eFiling: California Courts Are On-Board With This New Technology

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In 2013, the California court system has continued its rapid plunge into the technological revolution. eFiling is here to stay.

What is e-filing?

Electronic filing is the filing of an electronic document instead of a paper original and any required copies. It is defined in the California Rules of Court (CRC) Rule 2.250(b)(7) as "the electronic transmission to a court of a document in electronic form."


Pilot Program Expanding

What began as a pilot program in Orange County to allow permissive eFiling in certain situations has now moved on to the next step. New rules adopted in 2013 are set to expand eFiling statewide, including many new mandatory eFiling requirements by the middle of 2014.

The statewide rules are contained in section 1010.6 of the California Code of Civil Procedure as well as in CRC Rules 2.250-2.261.  Each county’s superior court has also adopted, or will soon adopt or amend, local court rules on eFiling.

Become familiar with these new rules. The websites for the Judicial Council of California (statewide rules) and for each county’s superior court have information available to assist filers with these new rules and technology.

 eFiling Issues

It was expected that there would be some confusion and reluctance about these new forms of filing documents -- and that special issues would need to be addressed. But the pilot-program rollout has gone well, and the court system and legislators have responded promptly to address legitimate concerns.

Certain issues were anticipated from the outset. These include:

Exemptions to Mandatory Filing for Hardship:  CRC Rule 2.253 provides a procedure for a party to submit an application for exemption from eFiling. Also, parties representing themselves or parties with a court fee waiver are exempt from mandatory electronic filing requirements.

Filing When the Court is Closed:  Documents subject to mandatory eFiling can be filed until midnight on the date the filing is due. The document is “filed” at the date and time received by the court -- (filings received before midnight will be considered timely) -- and a confirmation of receipt is created. CRC Rule 2.259(a)(1).

Special Procedures for Expedited Hearings: If a hearing is within 24 hours or was ordered to be filed by the court that same day, the filer can call the court to arrange for expedited processing.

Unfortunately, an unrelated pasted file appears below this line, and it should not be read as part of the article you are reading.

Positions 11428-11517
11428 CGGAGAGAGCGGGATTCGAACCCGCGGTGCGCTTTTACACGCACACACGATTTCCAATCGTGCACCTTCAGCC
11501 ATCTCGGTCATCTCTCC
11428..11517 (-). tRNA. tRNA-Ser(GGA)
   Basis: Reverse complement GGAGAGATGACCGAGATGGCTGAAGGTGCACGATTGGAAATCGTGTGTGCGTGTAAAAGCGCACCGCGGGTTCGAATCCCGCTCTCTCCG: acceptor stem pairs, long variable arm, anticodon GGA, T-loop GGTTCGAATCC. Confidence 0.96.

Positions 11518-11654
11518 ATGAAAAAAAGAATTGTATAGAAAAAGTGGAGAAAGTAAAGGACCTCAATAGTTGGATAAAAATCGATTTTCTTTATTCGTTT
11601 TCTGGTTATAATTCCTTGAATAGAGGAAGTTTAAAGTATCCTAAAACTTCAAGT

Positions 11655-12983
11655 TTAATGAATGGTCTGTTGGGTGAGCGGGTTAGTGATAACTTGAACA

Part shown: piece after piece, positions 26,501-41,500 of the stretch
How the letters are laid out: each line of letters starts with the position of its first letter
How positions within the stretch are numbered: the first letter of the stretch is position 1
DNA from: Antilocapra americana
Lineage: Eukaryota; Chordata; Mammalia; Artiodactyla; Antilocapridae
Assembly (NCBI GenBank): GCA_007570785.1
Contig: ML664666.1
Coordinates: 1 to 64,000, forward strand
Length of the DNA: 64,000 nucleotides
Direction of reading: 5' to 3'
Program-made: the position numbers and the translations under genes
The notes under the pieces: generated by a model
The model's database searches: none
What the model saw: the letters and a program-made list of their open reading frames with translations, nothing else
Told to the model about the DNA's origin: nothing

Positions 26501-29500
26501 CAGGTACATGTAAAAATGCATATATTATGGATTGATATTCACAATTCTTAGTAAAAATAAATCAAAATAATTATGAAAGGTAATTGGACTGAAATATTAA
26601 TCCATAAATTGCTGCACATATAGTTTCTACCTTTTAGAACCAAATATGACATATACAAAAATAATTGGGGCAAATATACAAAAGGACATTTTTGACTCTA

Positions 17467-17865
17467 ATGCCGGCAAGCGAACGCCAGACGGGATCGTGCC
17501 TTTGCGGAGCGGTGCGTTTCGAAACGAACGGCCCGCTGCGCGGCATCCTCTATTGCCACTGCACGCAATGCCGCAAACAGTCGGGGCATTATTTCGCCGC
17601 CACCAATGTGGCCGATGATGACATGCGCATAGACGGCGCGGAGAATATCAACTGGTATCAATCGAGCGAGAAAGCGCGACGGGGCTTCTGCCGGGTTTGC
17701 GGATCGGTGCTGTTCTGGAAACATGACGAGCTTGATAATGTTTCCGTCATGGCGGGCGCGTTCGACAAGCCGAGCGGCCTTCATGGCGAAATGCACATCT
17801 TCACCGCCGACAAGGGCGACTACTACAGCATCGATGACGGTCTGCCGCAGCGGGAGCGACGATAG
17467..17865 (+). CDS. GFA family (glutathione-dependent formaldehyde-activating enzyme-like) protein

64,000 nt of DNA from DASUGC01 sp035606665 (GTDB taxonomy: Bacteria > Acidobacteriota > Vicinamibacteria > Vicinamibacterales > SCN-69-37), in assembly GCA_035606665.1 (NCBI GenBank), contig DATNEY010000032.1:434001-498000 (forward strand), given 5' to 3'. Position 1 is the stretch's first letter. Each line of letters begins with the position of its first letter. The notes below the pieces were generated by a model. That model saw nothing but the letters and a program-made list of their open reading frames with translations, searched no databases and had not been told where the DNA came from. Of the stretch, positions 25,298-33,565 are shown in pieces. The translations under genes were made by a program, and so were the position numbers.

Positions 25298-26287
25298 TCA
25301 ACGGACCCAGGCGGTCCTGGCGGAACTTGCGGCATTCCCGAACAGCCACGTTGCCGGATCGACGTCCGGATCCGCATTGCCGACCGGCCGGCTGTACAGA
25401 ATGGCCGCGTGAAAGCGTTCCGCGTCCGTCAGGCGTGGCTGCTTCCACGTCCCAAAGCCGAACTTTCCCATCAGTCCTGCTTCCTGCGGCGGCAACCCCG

Electronic Signatures: Generally, digital signatures are not required, but electronic filing service providers can give reference materials on how to set up digital signatures in Word or WordPerfect. CRC Rule 2.257.

Filers Required to Use Court-Approved Service Providers: For civil and certain other categories, all eFiled documents must be filed through an approved service provider. Each county court’s website lists the approved vendors.

Response from the Public

There are advantages and disadvantages to the new eFiling rules and requirements.  There are technological requirements and a learning curve for everyone concerned in the process.  Many legal professionals are reluctant to jump into the new world of eFiling, and hope that it will go away.

But the upside clearly outweighs any downside. Many of the anticipated special issues have been addressed. There is information readily available to help with the transition. The new system is, and will continue, to provide substantial time and money savings to parties and to the court system.

Overall, the response has been positive, and the courts and legislators are confident that this leap into the technological revolution will be a good -- and needed -- change for the judicial system.

If you are in need of a process server, or would like to have your legal documents e-filed, contact Direct Legal Support, Inc. for assistance at 800-675-5376. We are happy to assist you.